The Latest from Social Media and the Web Heavyweight Match: Destructive Tree Bug vs. Crowdfunding By 2018, the Brookfield and La Grange Park area in Illinois is expected to lose at least 900 trees due to the emerald ash borer—a type of beetle that feeds on ash trees. But the Brookfield-La Grange Park Lions Club is taking action with a crowdfunding campaign. President Jason Vitell said the club aims to raise $45,000 to purchase 100 trees. Crowdfunding, an online tool for attracting donations from large numbers of people, was a logical choice, Vitell says. “People are communicating daily, not just on Facebook, but also on local ‘connect’ sites, regular email, Twitter, etc.,” he says. “Since we draw from two villages, word-of-mouth and friend-tofriend contact becomes exponentially important. This is where social media can do the heavy lifting for us.” The club has received support for the project from the villages of Brookfield and La Grange, and also is reaching out to schools, businesses, garden clubs, park districts, libraries and other sources. More information about this campaign is available at its IndieGoGo crowdfunding site, website or Facebook page. Featured Digital LION Club Visit the Tucson Breakfast Lion’s Club’s e-Clubhouse site to see a calendar of “Weekly Yawns” (meeting minutes). The website honors its members’ crackof-dawn commitment: every Wednesday at 7 a.m. the club meets to plan events such as its annual Drive “Fore” Sight Golf Classic (a fundraiser for youths with special needs). Club events are peppered on its Facebook page, along with odd items like a Mark Twain quote. You’ll find the Tucson Breakfast Lions Foundation (the club’s benevolent account) on LinkedIn, a good path to the business community. This is a breakfast club that thinks strategically while keeping its sense of humor. Find out more at lionmagazine.org. Dinner in the Dark … for Dogs When Lion Therese Wheaton was put in charge of raising funds for Leader Dogs for the Blind, she had an inspired idea. She planned a “Dinner in the Dark,” in which guests eat dinner blindfolded. Then she advertised the event on Facebook. The evening was a success: some 115 guests attended, raising more than $10,000 for the Michigan-based guide dog group. “We had a blast,” says Wheaton. Lions clubs in District 14 F in northwestern Pennsylvania took part. A coach at each table instructed diners on how to sit down, pass condiments, locate the right silverware and dine successfully. Eventually, the blindfolds came off, and guests discussed the challenges of limited vision. They also listened to several speakers including a blind man who received a guide dog that Wheaton had raised from puppyhood. She says everyone appreciated the message. “These dogs do so much,” she says. Wheaton’s Facebook posts advertised the event with photos of volunteers wearing sunglasses. This piqued interest beyond the Lions clubs. More than 60 percent of the guests were not Lions. “We got one to two dozen new members from the event,” she says. “And it keeps growing. It turned out fabulous.” Connect with Us Online: lionsclubs.org/web Email us at email@example.com to submit a comment or make a story suggestion for our editors.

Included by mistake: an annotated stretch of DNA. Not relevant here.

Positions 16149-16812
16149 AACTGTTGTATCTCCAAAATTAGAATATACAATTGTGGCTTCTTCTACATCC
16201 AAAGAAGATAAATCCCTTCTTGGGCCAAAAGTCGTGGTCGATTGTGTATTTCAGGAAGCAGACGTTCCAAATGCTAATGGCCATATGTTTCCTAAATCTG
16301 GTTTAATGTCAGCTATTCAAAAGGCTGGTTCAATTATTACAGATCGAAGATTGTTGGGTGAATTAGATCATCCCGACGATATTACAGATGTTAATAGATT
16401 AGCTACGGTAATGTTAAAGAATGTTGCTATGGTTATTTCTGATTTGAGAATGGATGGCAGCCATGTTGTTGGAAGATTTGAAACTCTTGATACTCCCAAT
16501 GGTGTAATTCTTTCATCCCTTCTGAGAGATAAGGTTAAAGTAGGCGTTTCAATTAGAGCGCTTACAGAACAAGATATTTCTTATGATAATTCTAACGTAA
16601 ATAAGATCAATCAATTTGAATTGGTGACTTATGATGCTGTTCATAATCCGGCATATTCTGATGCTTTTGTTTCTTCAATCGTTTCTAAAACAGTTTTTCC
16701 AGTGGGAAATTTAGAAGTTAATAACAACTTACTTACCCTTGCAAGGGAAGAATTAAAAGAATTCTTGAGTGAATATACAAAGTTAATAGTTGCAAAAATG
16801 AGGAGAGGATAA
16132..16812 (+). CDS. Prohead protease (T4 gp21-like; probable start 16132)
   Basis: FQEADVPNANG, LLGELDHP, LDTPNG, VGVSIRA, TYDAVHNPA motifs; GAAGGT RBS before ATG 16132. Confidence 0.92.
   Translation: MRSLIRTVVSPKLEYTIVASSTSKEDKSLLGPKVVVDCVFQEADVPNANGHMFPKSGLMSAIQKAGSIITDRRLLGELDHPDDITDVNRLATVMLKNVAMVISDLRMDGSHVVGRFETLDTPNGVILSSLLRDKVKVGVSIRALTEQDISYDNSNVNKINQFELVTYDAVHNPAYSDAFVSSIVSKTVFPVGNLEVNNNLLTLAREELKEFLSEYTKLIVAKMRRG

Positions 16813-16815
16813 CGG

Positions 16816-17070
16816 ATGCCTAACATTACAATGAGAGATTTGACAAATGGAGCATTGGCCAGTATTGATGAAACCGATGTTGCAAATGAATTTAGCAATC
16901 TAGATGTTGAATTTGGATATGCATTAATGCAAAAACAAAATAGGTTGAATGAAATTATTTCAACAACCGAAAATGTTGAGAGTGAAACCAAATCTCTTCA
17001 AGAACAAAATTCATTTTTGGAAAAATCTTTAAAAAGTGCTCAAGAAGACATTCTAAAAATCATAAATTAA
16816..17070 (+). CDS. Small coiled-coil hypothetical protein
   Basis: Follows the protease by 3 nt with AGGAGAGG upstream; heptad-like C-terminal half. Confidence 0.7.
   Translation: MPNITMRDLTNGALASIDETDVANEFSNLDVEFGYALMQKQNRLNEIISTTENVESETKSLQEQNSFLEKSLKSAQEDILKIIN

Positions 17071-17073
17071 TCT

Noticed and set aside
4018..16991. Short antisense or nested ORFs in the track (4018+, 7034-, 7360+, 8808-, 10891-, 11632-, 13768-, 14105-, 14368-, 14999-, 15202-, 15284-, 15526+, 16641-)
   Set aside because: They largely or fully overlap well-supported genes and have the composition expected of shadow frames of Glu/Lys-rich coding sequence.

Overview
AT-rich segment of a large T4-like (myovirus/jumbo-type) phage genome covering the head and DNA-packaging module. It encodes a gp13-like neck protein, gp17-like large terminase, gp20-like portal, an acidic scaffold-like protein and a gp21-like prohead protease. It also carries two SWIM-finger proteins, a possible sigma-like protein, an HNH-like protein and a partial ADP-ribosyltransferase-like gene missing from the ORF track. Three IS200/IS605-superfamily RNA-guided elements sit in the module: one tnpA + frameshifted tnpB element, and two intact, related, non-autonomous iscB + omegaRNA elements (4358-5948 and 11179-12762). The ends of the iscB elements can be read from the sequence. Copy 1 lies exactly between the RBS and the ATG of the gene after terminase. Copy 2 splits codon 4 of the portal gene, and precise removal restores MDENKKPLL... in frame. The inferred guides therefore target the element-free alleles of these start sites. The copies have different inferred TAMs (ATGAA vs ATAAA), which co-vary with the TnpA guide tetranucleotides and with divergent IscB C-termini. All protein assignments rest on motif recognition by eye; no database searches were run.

Published by International Association of Lions Clubs . View All Articles.
This page can be found at http://digital.lionmagazine.org/article/%40Lion/2216866/265891/article.html.